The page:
Why is Marmite maker Unilever scrapping London HQ?
Both Unilever's boss and the UK government were absolutely adamant that the company's decision to scrap its UK headquarters has got nothing to do with Brexit.
In fact, chief executive Paul Polman said the decision to base two of the company's three divisions in the UK was a vote of confidence in the UK and ensured continued jobs and investment. He pointed to the opening of a new £70m advanced manufacturing centre on the Wirral as evidence of the company's commitment to the UK.
Ditching the London HQ is no small matter, however. Although it will keep a listing on the London Stock Exchange, it almost certainly will not be eligible for inclusion in the FTSE 100.
That matters, because the many investment funds that exactly mirror that index are obliged to buy and hold shares of Unilever as long as it's in the index. Those funds will be forced to sell the shares when it leaves.
So why would you want to do that?
Many think the real reason Unilever is leaving is takeovers - defending against them and potentially making them.
When Kraft Heinz launched one of the world's biggest (and shortest lived) takeover bids for Unilever last year, Paul Polman could be found complaining that UK takeover rules pandered to the interests of shareholders over those of customers, workers, suppliers, communities and the environment.
The relevant section of UK law (section 172 of the Companies Act 2006 if you must know) does mention some of these groups but the law is very clear that shareholders' interests are paramount.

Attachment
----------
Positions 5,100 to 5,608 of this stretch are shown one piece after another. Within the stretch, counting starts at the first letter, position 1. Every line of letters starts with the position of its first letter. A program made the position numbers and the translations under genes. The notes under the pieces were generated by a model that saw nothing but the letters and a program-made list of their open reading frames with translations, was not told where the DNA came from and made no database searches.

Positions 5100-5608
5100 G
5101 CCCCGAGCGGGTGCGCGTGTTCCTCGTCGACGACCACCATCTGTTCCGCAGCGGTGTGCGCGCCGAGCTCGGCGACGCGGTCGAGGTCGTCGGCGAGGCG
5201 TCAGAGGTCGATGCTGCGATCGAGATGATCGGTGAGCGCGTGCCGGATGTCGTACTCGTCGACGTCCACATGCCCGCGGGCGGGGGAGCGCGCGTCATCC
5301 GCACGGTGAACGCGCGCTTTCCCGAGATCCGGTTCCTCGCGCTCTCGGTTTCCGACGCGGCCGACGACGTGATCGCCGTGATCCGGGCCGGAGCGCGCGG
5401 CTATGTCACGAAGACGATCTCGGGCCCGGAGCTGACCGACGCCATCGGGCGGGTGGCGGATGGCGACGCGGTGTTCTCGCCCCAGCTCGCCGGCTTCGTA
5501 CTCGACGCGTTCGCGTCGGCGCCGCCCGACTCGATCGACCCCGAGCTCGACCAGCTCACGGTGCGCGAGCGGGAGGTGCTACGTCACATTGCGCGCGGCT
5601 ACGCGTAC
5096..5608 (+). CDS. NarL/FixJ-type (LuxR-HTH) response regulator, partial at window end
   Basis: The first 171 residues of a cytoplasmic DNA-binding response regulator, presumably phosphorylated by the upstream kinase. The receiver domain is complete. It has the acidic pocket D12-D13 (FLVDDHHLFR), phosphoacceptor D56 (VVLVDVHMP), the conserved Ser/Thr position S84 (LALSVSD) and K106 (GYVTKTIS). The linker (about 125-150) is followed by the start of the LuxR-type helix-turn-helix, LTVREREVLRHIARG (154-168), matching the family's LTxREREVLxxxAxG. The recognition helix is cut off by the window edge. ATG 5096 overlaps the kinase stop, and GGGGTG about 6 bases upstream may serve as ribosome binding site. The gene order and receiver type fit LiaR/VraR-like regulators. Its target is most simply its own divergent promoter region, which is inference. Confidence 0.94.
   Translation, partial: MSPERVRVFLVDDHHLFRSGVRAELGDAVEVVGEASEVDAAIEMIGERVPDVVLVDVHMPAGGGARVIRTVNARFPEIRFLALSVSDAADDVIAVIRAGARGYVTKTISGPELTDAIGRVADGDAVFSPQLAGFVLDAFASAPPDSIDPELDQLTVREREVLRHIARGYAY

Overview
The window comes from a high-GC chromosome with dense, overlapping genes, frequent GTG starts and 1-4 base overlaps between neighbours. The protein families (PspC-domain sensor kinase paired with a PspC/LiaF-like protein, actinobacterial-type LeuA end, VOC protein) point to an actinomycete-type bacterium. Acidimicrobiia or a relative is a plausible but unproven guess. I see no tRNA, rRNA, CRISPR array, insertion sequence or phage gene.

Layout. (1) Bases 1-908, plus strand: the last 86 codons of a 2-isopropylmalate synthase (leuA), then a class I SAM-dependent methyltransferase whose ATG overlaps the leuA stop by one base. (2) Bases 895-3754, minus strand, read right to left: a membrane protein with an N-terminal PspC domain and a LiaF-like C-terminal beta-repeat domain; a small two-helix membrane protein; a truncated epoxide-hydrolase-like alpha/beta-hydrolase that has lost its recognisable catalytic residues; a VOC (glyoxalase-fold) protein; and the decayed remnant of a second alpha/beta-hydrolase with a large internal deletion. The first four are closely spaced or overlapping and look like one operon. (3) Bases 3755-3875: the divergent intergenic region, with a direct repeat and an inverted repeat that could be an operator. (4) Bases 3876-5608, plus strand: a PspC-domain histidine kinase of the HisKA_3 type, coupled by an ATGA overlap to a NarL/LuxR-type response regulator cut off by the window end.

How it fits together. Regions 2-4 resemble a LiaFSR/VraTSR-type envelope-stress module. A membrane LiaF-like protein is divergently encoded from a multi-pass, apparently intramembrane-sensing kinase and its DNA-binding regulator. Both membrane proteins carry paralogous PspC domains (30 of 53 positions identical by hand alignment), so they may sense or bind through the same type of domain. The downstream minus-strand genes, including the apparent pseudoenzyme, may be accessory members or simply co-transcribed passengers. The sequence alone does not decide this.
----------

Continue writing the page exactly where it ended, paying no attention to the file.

What shareholders want, shareholders get. And in a takeover situation, many shareholders want more money now - and so the directors are obliged to deliver that by accepting a good takeover price. (As it happens, Kraft Heinz backed off quickly when it realised the Unilever board was dead set against the deal).
Mr Polman insisted that protection from takeovers is not the reason the company is moving as takeover rules in the UK and the Netherlands are converging - but there are still important differences.
In the Netherlands, those wider interests hold much more legal and cultural sway and so it's harder for a corporate raider to succeed. Mr Polman, a Dutchman, has been a very vocal campaigner for exactly this brand of sustainable capitalism.
It is not impossible to buy a Dutch company, but as PPG Industries found when it tried to buy Dulux owner Akzo Nobel, it's bloomin' difficult. It matters as much who you are and what kind of track record you have as much as how much money you are offering.
Paradoxically perhaps, this move also makes it easier for Unilever to launch takeover bids of its own. A company with two HQs, two legal entities, two boards and a very complicated capital structure is very hard to get around one table to decide whether or not to make purchases of its own. Mr Polman conceded as much when he told me that the new company would be more "agile".
Mr Polman played down the role of the headquarters in a modern organisation.
"The old notion of a headquarters with people smoking cigars, making decisions is over with. We are a very decentralised organisation," he said.
Nevertheless, what was Lever Brothers in the 1890s, and became Unilever in 1930 with the merger with a Dutch margarine company, is now a 100% Dutch company which employs people in the UK. In the same way that McDonald's is 100% American.
The government tried to make a brave face of it today by accentuating the positive news that two of its fastest-growing divisions will be managed by personnel here in the UK. But Greg Clark and Theresa May lobbied hard for this not to happen and will be disappointed that it has.
They both know full well that one of UK's biggest companies abandoning its London HQ sends an unhelpful signal to the rest of the corporate world at a time of fragile confidence.